An innovative photographer has lost seven & # 39; s cameras in his quest to & # 39; authentic & # 39; to take pictures of African animals – including cameras that were bitten by lions and used by elephants as a football.
Incredible photos, captured in the Maasai Mara in Kenya, show powerful elephants that see the camera lens suspiciously. a cheeky vervet monkey who is clearly shocked to find himself on the camera, and a noble lion running past while hunting for his next meal.
The captivating shots were made by Anup Shah, a nature photographer who camps deep in the African wilderness to collect his amazing portraits with his advanced remote camera.
A lion sneaks past Mr Shah's hidden camera. There are about two thousand lions left in Kenya, one of which Shah has captured on film, luckily from a remote position
Zebras and wildebeests rush past Shah's camera. He is about 50 feet away, safely in his car
Granted that he is not interested in the & # 39; at rest & # 39; clicks of animals, he has spent years perfecting a way of photographing with which he & # 39; emotion, depth and personality & # 39; of his subject. His lively images pushed viewers into close-up meetings with the residents of the Masai Mara – often after hours of difficult boredom, often for an animal that never appears.
Anup uses around 15 & # 39; outdoor studio & # 39; s & # 39; to set up his camera environments meticulously where the light is good and where he predicts that possible subjects will wander.
One of his favorite & # 39; studio & # 39; s & # 39; is a drinking place.
Cape buffalo fatigue to the intrigued camera, an adult weighs around 590 kg and could crush a person with little effort
An olive baboon examines the fascinating equipment of Mr. Shah. The monkey is called olive because of the green tint of its fur that is visible from a distance
& # 39; Sometimes there is nothing here, & # 39; he says.
& # 39; But when it is dry, I see that there are footprints here, so animals came here last night and there is a good chance they will come here today. & # 39;
He parked his truck about 50 meters away, ready to make every creature that comes to its deployment snap and wait – and wait.
A hippopotamus looks curiously at Shah's camera. The apparently calm animals can be dangerous. In August last year, two tourists were attacked and killed by hippos while taking photos of them
A male vervet monkey looks shocked to find himself on the camera after enjoying a quick scribble while the Maasai Mara landscape extends behind him
& # 39; The usual thing is that nothing happens & says the Chippenham-based photographer, who grew up in Kenya before moving to the UK to study mathematical economics.
& # 39; But if it works out well, it will be really good. & # 39;
Shah is interested in capturing something & # 39; natural, spontaneous and authentic & # 39; – something that will help a human viewer the & # 39; personality & # 39; from an animal.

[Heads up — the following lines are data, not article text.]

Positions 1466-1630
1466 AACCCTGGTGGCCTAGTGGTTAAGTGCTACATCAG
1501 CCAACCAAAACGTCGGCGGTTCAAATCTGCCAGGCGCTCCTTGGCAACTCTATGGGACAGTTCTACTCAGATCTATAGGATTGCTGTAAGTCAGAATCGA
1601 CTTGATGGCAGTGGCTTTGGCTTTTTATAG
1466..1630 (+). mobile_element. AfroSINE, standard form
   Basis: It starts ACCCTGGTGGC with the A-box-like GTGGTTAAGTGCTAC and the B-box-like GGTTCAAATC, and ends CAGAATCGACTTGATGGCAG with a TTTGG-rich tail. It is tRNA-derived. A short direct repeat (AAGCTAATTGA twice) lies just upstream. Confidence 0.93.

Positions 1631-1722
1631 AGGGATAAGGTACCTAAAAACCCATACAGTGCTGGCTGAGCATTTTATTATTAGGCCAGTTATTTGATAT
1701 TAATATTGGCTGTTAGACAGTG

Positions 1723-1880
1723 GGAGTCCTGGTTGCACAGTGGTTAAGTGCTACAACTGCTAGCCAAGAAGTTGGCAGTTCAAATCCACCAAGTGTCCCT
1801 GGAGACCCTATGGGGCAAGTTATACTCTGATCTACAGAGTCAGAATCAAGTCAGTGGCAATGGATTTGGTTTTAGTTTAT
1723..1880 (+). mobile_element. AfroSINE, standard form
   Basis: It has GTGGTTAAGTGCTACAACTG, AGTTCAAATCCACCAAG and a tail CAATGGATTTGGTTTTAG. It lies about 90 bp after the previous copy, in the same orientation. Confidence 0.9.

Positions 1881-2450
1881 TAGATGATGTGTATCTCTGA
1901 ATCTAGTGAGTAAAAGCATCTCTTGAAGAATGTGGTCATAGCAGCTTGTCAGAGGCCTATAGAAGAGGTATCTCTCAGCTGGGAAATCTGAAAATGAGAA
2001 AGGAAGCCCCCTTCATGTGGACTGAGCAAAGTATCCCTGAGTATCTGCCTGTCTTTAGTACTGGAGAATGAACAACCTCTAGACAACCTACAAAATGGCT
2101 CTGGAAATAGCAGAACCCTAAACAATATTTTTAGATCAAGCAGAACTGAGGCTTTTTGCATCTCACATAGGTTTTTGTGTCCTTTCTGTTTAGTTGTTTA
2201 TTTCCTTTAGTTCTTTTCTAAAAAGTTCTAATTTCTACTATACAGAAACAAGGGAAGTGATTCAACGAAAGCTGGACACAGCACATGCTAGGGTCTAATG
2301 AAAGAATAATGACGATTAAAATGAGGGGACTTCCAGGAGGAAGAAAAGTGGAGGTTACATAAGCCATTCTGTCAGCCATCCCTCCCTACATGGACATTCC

& # 39; Almost every other nature photographer uses a telephoto lens, which makes for very flat, very similar photos. I use a wide angle that takes in the surroundings and the sky, and my camera is on the ground, providing a unique perspective and a sense of intimacy, & he continued.
A family of elephants pose for a family photo by the remote control camera, with three young calves
An incredible shot of elephants at the water hole. One of his cameras was used as a football by playful elephants
As Anup sees it in his successful images, & # 39; it is as if one animal in a group takes photos of another. & # 39;
Instead of taking a lot of photos and hoping for the best, Anup will only press his shutter sparingly.
& # 39; I'm looking for something very specific; images that make you feel something that is ancient; where it seems that nature is almost in your living room & # 39 ;, Shah explains.
Many of the animals look directly at the lens, despite Shah's best attempts to camouflage his gear.
& # 39; I can try to hide the camera, but they are smart, you can't fool them often, & # 39; Shah laughs.
I think this is my best side: an olive baboon is posing in front of the camera from a distance
A rush of wildebeest loads past the cleverly hidden external camera. Shah can wait for hours for every shot, waiting for the perfect image
& # 39; The adolescent lion cubs will try to bite it. The elephants sometimes play football with it. I have lost seven cameras over the years. & # 39;
Despite the cruelty of his subjects, Shah has never felt in danger.
& # 39; If anything happens to animals here, it is always due to human error – for example, someone getting out of the car – but it is always the animal being punished by being shot. I find that very unfair, so I am careful; it would be different on my conscience. & # 39;
A black-backed jackal inspects the camera remotely and gives a wonderful insight into the personality of the curious creature
Anup & # 39; s latest book about the animals of Maasai Mara, simply called The Mara, consists of remarkable black & white photos & is now for sale.
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